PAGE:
Audrey Love

Slow and steady is the mantra Elgin High School’s journalism class has been following in the growth of its student-produced newspaper, Husky Tracks.

Guided by English teacher/editor Cameron Livermore, a staff of 19 students work hands-on throughout the production process for each monthly issue — from page design to printing, folding and cutting their newspaper in-house.

“They’ve been enthusiastic about it,” Livermore said of his students’ response to the paper so far. “I’ve got some students who are really running with it and are interested in (the newspaper) and enjoying it.”

Husky Tracks and the journalism class itself are both relatively new additions. Livermore, now in his third year of teaching, established the class after his first year at Elgin High School. Post-graduation from Eastern Oregon University, Livermore worked as a news and sports reporter for the Othello Outlook, a three-person newspaper in Othello, Washington. After a year of reporting, however, Livermore decided to alter his career trajectory.

“When I moved back (to Elgin) and decided to become a teacher, journalism was still a big passion of mine and I wanted to make sure the kids had some sort of product they could create to get their voices out there,” Livermore said.

Husky Tracks was established in September 2017 and centers on events and topics pertaining to the high school, though eventually Livermore intends to expand the paper’s reach.

“From the start, I envisioned the journalism class as a way of communicating with the
surrounding community a little bit more about what’s happening in Elgin,” Livermore said. “A lot of our kids don’t have internet access at home and sometimes parents don’t always know what’s going on, so we wanted to have the newspaper hopefully bridge some gaps. That was my vision.”

Through growing pains and students’ continued honing of their journalistic craft, the student-led production has slowly gained momentum. With class time limited to around four hours per week, Livermore has intentionally kept the production modest.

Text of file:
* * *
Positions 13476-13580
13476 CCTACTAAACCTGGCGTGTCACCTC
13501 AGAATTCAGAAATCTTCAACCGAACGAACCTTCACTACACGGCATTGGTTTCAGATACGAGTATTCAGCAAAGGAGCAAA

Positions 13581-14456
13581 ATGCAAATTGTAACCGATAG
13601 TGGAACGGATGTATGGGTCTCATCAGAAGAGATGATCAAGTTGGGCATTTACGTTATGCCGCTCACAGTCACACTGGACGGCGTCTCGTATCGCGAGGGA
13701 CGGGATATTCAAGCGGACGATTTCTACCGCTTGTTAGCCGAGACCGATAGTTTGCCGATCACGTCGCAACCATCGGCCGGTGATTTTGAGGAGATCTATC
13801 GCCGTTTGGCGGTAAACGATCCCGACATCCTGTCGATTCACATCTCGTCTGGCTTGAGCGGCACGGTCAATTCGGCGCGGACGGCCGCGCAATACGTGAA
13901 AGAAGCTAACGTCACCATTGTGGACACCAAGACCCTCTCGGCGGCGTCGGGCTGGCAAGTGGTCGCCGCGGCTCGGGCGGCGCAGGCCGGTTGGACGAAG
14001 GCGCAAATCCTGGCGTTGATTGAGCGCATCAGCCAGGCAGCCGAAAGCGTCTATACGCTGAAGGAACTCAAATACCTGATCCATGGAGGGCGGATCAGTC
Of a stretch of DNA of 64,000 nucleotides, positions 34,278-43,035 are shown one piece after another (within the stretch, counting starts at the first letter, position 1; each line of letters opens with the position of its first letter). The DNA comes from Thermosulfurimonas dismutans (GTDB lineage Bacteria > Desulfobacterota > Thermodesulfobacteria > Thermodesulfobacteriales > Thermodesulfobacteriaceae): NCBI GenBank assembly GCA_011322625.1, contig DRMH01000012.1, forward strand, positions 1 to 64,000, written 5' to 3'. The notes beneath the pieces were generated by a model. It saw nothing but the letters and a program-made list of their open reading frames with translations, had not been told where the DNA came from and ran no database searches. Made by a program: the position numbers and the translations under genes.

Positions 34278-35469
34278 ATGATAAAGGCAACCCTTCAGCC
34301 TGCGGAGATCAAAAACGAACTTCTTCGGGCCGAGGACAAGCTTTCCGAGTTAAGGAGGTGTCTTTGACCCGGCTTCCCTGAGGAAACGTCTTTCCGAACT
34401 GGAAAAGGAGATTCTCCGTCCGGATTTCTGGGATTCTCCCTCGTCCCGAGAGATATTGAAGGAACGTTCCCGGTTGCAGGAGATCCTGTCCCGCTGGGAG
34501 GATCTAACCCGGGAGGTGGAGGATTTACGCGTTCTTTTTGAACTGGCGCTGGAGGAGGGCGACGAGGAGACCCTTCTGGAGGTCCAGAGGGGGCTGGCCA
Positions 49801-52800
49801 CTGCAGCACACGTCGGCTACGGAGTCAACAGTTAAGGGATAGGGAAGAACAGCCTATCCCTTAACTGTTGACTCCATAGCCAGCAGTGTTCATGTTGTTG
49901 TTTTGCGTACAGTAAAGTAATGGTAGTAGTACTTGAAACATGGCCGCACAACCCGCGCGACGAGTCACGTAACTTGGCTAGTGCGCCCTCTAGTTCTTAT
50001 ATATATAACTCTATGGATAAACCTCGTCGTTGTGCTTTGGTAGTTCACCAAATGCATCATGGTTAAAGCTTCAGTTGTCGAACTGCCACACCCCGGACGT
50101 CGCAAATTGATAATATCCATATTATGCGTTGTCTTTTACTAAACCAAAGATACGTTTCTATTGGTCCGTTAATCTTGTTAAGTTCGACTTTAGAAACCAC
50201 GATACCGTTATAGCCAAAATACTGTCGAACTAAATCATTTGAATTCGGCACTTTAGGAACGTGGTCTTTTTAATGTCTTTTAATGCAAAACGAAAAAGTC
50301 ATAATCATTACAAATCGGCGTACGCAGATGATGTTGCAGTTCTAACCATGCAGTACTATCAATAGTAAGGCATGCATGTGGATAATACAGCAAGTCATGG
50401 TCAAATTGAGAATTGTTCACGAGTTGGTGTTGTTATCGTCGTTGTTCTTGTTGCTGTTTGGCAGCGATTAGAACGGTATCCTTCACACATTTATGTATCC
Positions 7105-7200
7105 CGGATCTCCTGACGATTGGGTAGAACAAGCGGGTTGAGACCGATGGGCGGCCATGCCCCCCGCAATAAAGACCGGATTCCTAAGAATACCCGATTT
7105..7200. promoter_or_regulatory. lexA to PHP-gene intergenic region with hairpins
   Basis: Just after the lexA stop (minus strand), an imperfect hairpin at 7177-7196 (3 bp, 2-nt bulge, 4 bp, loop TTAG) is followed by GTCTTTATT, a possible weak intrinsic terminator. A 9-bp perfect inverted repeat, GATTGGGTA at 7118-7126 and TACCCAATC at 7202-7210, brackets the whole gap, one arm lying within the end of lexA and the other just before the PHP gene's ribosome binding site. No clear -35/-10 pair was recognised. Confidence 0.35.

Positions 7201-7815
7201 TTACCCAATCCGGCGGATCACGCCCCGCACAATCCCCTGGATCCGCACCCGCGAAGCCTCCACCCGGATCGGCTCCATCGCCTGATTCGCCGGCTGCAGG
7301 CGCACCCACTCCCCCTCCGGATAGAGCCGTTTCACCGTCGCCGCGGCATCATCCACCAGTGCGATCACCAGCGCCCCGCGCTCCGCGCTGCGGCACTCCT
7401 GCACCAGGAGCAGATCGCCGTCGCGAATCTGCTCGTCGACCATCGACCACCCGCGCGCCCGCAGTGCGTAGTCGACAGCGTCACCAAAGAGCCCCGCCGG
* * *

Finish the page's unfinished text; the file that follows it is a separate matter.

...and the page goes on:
“I’ve been keeping it limited in scope until the kids get their quality up and get (more) organized,” he said. “I wanted to make sure they had some time to grow without a huge audience. They’ve been learning by doing and finding stories where they can. We’re finally starting to make a couple ripples.”

The paper covers Elgin High School news and sports, with occasional feature stories, columns and student surveys. While the majority of content is curated by journalism students, the publication also receives occasional contributions from other interested students and produces a quarterly district newsletter released to the entirety of Elgin.

“I let students kind of ‘run wild’ (concerning topics). That seems to be the best way to get them motivated,” Livermore said. “I’ve kind of waited for the community to ask me for what niches I need to fill, (but) right now what we’re primarily doing is hopefully giving recognition to people who haven’t been recognized — that’s the angle I’m pushing. Now we’re getting to a point where we have some stories that might be appropriate for a wider audience.”

See more in Friday's edition of The Observer.

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